In this paper, we apply the UWB radar system in through-wall human detections and present a method to characterize human’s motions. We start with a walker’s motion model and periodic motion features are given the analysis of the experimental data based on the combination of the LMT and fast Fourier Transform (FFT). The characteristics of human’s motions including respiration, swing arms and legs, and fluctuations of the torso are extracted. At last, we calculate the actual distance between the human and the wall.

    This work was supported in part by National Natural Science Foundation of China under Grant 41574109 and 41430322.

  • Geophysical Research Abstracts Vol. 18, EGU2016-6072, 2016 EGU General Assembly 2016 © Author(s) 2016. CC Attribution 3.0 License.

    Procedure for detecting underground utilities with specific shape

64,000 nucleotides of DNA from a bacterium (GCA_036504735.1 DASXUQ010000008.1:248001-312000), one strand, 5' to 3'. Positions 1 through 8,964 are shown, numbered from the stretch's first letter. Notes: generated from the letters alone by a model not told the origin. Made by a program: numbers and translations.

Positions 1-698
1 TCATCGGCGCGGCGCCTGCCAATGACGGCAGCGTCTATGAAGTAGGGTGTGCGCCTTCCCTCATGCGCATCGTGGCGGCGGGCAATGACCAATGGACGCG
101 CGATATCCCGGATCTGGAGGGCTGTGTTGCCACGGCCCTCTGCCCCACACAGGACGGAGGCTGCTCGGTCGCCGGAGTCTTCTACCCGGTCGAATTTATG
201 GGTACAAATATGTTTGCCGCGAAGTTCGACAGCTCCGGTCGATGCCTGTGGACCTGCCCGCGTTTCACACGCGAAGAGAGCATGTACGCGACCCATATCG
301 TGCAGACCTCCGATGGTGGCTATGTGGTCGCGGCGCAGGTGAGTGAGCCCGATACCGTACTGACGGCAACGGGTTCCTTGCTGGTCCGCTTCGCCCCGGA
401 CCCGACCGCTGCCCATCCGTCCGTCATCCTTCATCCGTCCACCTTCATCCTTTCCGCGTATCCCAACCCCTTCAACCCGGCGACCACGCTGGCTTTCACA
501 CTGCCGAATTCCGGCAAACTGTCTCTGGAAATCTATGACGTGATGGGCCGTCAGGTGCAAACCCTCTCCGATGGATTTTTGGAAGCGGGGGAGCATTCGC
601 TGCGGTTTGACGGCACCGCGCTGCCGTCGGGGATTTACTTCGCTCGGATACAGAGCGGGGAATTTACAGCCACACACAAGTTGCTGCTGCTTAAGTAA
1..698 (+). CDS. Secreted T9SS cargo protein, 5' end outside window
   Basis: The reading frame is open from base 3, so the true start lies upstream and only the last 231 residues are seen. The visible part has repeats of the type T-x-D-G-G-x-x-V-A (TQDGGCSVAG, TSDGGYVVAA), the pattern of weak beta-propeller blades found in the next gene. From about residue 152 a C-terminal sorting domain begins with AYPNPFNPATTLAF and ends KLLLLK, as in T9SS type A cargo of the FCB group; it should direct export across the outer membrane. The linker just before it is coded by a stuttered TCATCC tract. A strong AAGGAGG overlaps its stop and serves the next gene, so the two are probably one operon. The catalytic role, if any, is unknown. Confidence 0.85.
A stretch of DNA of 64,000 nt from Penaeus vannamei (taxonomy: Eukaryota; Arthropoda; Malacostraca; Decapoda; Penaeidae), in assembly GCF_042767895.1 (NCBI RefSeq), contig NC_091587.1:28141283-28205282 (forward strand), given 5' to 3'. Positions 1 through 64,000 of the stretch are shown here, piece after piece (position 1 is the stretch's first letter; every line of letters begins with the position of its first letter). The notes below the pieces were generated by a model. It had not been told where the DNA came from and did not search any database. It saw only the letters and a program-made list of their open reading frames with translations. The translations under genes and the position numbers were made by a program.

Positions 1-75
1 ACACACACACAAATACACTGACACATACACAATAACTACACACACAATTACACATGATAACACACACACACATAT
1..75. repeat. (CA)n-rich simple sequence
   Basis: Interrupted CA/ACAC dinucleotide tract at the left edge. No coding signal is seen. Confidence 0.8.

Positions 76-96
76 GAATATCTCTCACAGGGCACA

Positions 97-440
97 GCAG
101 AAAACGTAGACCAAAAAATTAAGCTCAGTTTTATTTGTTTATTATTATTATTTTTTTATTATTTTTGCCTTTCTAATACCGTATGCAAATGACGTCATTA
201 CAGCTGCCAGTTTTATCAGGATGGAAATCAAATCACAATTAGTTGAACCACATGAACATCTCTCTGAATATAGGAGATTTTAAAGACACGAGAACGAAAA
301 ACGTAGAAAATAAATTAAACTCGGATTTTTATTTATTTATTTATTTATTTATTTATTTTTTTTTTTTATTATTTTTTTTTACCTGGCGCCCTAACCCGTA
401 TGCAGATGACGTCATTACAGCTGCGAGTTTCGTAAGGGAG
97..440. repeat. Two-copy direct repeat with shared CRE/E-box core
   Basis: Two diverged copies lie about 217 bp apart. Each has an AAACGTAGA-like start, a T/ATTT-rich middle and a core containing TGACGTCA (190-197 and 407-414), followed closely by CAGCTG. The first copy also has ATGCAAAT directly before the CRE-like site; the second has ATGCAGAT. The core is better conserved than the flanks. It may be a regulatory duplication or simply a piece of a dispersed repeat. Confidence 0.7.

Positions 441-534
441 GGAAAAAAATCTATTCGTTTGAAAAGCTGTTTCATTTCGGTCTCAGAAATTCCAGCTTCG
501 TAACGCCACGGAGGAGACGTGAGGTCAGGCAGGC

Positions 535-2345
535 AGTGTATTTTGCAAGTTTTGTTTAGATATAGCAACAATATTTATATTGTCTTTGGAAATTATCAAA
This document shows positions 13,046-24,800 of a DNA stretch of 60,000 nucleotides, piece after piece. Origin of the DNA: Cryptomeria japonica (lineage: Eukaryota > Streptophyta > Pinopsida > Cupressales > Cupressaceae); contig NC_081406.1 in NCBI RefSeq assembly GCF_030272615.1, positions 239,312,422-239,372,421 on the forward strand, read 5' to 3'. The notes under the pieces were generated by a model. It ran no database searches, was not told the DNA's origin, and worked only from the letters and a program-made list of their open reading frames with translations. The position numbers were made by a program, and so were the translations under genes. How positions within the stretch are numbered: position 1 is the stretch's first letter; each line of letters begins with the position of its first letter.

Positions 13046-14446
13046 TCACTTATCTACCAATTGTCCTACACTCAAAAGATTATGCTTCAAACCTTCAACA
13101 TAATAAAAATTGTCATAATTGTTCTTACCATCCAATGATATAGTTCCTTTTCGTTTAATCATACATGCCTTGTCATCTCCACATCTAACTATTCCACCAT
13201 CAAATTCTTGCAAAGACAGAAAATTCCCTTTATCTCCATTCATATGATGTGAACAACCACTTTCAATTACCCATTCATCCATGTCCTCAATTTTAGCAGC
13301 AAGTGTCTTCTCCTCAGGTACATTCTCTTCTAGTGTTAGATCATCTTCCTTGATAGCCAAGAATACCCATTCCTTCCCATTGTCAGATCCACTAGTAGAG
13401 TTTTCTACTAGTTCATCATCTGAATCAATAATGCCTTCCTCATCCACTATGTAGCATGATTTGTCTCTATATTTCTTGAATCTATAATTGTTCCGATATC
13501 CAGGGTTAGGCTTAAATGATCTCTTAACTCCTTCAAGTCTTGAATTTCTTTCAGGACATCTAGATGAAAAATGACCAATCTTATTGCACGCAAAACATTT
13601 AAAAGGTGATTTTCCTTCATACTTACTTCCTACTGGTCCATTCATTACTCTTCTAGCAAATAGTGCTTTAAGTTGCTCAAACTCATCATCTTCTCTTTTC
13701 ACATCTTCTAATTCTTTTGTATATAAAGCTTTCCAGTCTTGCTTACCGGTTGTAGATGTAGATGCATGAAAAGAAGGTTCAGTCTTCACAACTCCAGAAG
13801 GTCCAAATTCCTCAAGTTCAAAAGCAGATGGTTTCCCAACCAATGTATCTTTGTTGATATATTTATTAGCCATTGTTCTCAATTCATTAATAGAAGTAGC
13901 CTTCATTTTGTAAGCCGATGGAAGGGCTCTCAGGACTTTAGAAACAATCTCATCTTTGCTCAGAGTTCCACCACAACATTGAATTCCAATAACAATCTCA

Aleksandar Ristic, Milan Vrtunski, Miro Govedarica, and Zeljko Bugarinovic University of Novi Sad, Faculty of Technical Sciences, Serbia (aristic@uns.ac.rs)

    Nowadays GPR technology is acknowledged as a reliable, fast, non-destructive remote sensing technology whose area of applications is wider every day. One of its most common applications is underground utility detection. Not only it is possible to detect the utility in the field, but using certain algorithms utilities which haven’t been detected in the field can be detected in radargrams. There is a number of procedures for automated detection of utility in the radargrams. Further, there are procedures that can estimate certain parameters such as propagation velocity, diameter or even characteristics of the material.

    However, the majority of these procedures is designed to detect cylindrical shape utilities, which, in a radargram, are represented with hyperbolic reflection. According to geometry of hyperbola, utility parameters can be estimated.